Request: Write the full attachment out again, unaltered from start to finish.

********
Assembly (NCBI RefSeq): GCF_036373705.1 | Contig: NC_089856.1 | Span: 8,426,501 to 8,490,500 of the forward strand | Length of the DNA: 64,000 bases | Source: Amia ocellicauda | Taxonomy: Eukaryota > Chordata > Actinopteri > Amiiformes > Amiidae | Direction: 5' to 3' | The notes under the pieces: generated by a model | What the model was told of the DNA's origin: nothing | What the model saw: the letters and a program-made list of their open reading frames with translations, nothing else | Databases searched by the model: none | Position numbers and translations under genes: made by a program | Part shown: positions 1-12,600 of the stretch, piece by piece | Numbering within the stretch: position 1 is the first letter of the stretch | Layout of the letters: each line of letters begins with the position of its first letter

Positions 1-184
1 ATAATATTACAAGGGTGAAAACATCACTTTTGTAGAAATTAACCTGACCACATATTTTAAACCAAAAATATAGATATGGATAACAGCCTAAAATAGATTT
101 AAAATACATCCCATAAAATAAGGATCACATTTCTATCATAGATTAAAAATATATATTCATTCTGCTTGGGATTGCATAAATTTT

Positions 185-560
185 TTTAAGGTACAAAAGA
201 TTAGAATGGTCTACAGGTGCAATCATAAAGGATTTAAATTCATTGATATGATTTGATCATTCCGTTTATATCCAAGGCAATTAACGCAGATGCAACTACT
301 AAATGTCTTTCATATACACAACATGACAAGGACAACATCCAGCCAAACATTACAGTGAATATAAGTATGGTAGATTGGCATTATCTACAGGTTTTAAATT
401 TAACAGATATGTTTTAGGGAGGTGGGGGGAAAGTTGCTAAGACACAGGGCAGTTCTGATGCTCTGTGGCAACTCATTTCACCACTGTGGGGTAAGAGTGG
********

Assembly (NCBI RefSeq): GCF_036373705.1 | Contig: NC_089856.1 | Span: 8,426,501 to 8,490,500 of the forward strand | Length of the DNA: 64,000 bases | Source: Amia ocellicauda | Taxonomy: Eukaryota > Chordata > Actinopteri > Amiiformes > Amiidae | Direction: 5' to 3' | The notes under the pieces: generated by a model | What the model was told of the DNA's origin: nothing | What the model saw: the letters and a program-made list of their open reading frames with translations, nothing else | Databases searched by the model: none | Position numbers and translations under genes: made by a program | Part shown: positions 1-12,600 of the stretch, piece by piece | Numbering within the stretch: position 1 is the first letter of the stretch | Layout of the letters: each line of letters begins with the position of its first letter

Positions 1-184
1 ATAATATTACAAGGGTGAAAACATCACTTTTGTAGAAATTAACCTGACCACATATTTTAAACCAAAAATATAGATATGGATAACAGCCTAAAATAGATTT
101 AAAATACATCCCATAAAATAAGGATCACATTTCTATCATAGATTAAAAATATATATTCATTCTGCTTGGGATTGCATAAATTTT

Positions 185-560
185 TTTAAGGTACAAAAGA
201 TTAGAATGGTCTACAGGTGCAATCATAAAGGATTTAAATTCATTGATATGATTTGATCATTCCGTTTATATCCAAGGCAATTAACGCAGATGCAACTACT
301 AAATGTCTTTCATATACACAACATGACAAGGACAACATCCAGCCAAACATTACAGTGAATATAAGTATGGTAGATTGGCATTATCTACAGGTTTTAAATT
401 TAACAGATATGTTTTAGGGAGGTGGGGGGAAAGTTGCTAAGACACAGGGCAGTTCTGATGCTCTGTGGCAACTCATTTCACCACTGTGGGGTAAGAGTGG